Complex contacts

 
By • Published: May 7th, 2008
Category: Health in a Heartbeat
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Remember in the old “Six Million Dollar Man” television show how the computer readout marvelously appeared in the hero’s vision, helping him size up foes?

About ten years later, a more refined kind of animated eyeballing showed up in the “Terminator” movies, with the anti-hero making the most of infrared vision and all sorts of nifty displays.

Well, once again, life imitates art.

It’s not quite a bionic eye, but University of Washington engineers have imprinted an electronic circuit and lights onto a contact lens.

They hope to create a device that will display information about faraway objects, or perhaps even let the viewer see virtual realities.

It’s too early to call your eye doctor, but engineers have overcome some significant manufacturing challenges.

To fit inside a contact lens, the electric circuits had to be only a few nanometers thick… about one thousandth the width of a hair.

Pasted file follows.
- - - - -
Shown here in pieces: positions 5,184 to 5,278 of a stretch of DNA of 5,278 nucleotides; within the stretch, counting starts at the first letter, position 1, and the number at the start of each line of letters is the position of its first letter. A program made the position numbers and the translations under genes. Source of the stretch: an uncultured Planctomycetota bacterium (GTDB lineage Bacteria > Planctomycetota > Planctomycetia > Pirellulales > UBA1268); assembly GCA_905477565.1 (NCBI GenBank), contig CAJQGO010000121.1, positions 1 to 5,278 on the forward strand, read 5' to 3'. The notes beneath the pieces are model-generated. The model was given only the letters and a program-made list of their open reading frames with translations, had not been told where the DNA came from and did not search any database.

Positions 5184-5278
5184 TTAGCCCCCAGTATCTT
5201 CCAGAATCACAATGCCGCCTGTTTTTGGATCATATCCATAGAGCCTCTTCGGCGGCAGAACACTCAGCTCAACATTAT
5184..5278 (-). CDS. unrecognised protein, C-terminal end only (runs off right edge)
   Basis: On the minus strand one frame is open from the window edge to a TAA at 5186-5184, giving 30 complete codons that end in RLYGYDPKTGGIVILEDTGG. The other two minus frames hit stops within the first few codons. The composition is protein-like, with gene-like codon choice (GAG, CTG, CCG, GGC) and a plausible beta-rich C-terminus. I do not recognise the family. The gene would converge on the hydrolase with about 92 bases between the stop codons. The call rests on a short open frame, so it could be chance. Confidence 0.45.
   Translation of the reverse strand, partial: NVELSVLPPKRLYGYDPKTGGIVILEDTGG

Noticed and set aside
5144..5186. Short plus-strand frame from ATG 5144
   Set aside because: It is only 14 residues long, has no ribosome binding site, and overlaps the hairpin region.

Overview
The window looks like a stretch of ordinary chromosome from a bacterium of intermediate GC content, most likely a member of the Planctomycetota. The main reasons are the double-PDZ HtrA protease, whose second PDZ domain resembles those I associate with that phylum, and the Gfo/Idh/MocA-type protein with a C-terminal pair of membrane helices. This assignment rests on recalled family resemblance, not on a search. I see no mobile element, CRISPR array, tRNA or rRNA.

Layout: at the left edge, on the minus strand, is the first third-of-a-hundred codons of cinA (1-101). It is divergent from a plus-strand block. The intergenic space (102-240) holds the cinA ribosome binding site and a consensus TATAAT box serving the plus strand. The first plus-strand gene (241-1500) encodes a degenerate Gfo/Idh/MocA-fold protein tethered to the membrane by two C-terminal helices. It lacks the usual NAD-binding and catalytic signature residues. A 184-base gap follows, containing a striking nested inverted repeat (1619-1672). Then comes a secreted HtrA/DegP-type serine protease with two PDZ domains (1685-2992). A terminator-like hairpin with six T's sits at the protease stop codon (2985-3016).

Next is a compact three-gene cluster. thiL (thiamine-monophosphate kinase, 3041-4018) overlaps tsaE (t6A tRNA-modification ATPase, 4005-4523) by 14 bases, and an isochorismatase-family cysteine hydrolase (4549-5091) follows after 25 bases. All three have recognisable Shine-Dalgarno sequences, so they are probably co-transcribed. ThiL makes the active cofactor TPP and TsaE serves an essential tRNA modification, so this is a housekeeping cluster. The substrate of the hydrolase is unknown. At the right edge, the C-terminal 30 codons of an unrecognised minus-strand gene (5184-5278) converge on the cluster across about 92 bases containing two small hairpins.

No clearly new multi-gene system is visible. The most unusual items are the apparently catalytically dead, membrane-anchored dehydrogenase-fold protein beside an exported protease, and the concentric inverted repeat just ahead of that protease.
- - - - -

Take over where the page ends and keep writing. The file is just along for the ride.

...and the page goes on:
Even at that tiny size, electricity generates heat. Engineers had to carefully merge the hardware with the soft materials used to make contact lenses.

When scientists tried the contacts in rabbits, the machinery apparently caused no discomfort or ill effects.

The next step is to light the lights. In other words, scientists want to generate a simple display that can be superimposed on the outside world.

Don’t expect to see “Google Earth,” but a few pixels worth of information may not be far off.

As the narrator for the “Six Million Dollar Man” show would say, “We have the technology.”